PEACETALKS #24: Security, Surveillance & Human Rights

Digital communications technologies have great benefits for freedom of expression and the right to information. Governments seek to spread their adoption because of the economic benefits they bring but at the same time they want to maintain control over them. Governments are increasingly adopting mass surveillance technologies to monitor social media and broader internet usage. Some governments use customized spyware systems to target activists, human rights defenders, journalists, demonstrators, NGOs and political opponents. In some countries, the Internet is substantially censored to...

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Child Mining: The Cost of Technology by Layne Carson

One hundred kilometres inland from the Congo’s lush green forests and deep blue rivers, seven-year-old Lukoji awakes at five o’clock to begin work in the local heterogenite mine. He lives in Katanga Province, somewhere on the outskirts of civilization. As he walks three miles to the mine, in the early light of the morning, the landscape blends into the road, making it almost invisible. The dull colour of dirt and dust seem to blanket the whole earth, like a sweeping and unconditional misery of tedium, a lack of freedom, diversity, or opportunity. The rest of the world seems unreachable...

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PeaceTalks #23: Engaging Men in Ending Violence Against Women



About This Talk

Nov 25 to Dec 10th marks the annual and global '16 Days of Activism Against Gender-Based Violence' For over 40 years, women's anti violence advocates across the globe have been raising awareness on issues related to violence against women to whomever would listen. Yet, Violence against women and girls is one of the most rampant and persistent human right violation. One in three women world-wide...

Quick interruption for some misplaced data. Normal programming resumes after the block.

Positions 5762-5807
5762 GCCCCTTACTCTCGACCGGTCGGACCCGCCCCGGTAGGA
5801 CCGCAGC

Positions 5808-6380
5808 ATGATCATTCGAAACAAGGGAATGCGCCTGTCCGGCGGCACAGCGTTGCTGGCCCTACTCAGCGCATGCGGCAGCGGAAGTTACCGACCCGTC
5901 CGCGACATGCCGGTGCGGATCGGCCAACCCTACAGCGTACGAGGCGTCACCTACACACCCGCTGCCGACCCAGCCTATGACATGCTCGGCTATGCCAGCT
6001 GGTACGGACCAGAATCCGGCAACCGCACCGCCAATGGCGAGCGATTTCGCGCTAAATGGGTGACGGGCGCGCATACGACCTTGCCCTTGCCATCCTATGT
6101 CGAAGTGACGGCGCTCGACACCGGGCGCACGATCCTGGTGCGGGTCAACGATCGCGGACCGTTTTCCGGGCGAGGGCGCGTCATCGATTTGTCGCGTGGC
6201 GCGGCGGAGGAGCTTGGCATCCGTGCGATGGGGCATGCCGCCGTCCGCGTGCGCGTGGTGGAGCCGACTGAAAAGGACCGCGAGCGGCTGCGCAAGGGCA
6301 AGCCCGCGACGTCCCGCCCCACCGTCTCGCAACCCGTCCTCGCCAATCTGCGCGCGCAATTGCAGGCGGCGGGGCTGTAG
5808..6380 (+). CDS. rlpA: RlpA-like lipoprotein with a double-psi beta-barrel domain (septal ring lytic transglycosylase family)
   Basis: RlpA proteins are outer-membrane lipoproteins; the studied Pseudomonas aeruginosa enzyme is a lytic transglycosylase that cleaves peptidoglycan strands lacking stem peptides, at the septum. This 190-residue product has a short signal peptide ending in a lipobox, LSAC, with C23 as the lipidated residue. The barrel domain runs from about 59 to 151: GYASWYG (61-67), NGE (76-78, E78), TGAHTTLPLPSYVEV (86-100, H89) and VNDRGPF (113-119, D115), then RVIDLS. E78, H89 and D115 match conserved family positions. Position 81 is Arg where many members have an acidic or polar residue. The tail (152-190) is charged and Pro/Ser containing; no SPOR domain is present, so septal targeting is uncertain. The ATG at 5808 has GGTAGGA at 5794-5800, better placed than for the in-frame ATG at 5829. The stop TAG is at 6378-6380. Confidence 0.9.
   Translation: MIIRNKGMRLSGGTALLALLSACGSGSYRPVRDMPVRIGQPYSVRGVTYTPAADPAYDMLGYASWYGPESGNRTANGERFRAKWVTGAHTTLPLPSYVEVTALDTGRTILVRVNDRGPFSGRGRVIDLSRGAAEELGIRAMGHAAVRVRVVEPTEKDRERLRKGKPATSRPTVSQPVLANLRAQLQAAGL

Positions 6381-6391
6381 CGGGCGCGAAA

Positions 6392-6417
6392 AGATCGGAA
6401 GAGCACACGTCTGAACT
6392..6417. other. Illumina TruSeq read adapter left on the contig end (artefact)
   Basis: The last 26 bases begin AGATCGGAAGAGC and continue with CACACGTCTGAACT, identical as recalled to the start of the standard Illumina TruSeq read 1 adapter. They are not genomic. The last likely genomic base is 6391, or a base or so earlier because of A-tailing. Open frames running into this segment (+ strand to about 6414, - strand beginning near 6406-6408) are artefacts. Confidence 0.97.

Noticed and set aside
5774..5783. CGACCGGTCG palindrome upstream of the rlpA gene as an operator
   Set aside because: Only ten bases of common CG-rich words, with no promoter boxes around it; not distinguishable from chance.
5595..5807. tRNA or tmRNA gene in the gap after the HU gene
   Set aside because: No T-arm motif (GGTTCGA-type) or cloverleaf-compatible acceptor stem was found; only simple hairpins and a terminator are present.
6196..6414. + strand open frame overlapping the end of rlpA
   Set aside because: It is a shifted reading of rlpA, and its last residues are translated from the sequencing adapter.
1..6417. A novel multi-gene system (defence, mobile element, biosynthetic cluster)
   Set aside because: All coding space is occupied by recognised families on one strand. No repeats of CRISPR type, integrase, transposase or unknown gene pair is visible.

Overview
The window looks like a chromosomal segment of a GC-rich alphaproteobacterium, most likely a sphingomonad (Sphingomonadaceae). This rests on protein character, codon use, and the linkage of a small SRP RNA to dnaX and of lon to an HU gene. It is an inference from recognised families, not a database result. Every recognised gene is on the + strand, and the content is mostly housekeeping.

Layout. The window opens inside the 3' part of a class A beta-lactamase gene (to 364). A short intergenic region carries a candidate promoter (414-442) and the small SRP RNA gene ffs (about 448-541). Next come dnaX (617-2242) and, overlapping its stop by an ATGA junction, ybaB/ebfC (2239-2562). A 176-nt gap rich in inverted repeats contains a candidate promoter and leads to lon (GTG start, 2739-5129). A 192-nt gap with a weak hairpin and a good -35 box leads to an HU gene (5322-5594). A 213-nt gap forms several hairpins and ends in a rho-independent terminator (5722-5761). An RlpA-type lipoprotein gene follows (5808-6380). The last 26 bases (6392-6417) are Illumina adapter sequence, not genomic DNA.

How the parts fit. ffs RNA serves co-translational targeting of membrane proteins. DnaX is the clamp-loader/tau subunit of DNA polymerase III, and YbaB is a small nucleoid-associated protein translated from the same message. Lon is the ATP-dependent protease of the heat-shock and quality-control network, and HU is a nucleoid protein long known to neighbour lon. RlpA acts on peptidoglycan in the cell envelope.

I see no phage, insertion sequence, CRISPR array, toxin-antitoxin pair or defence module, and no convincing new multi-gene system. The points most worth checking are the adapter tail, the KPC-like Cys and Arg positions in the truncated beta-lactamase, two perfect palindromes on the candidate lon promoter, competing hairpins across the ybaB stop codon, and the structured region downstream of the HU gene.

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The Women’s NGO Secretariat of Liberia (WONGOSOL) started as an organ for coordinating the activities of women organizations and groups in Liberia in 1998, in between the two civil wars that ravaged the country from 1989 - 2003. They now serve as an umbrella organization for over 105 local women’s rights organizations. The vision of WONGOSOL is to achieve a just and fair Liberian society where women and men equally participate in and benefit from decision-making processes at all levels. They work to build the capacity of women’s organizations and other stakeholders to improve their...

Issues Briefs

Reflection 20 years after the Rwandan Genocide - by Alan Martin

When I left journalism school in Montreal there were two promises I made myself: a) I would never cover town council meetings; b) stick a microphone in the face of a grieving family member and ask “What are you feeling?” and “How’s about a picture for the front page?” Both, I felt, were below me.

The first promise fell by the way side within three months of graduating when I found myself covering the rural satellite towns of Sudbury, at the time a struggling mining centre in Northern Ontario. For $3 a column inch I did that. It was my baptism to the darkside of the business.

The other earnest pledge took longer to catch up to me. Almost six years later I went to Rwanda to write a magazine piece about the pursuit of justice in a post-genocide era. Within a day of being there I had asked more people about the intimacies of their grief to last a lifetime. For if one is to write about genocide how can the privacies of both the deceased...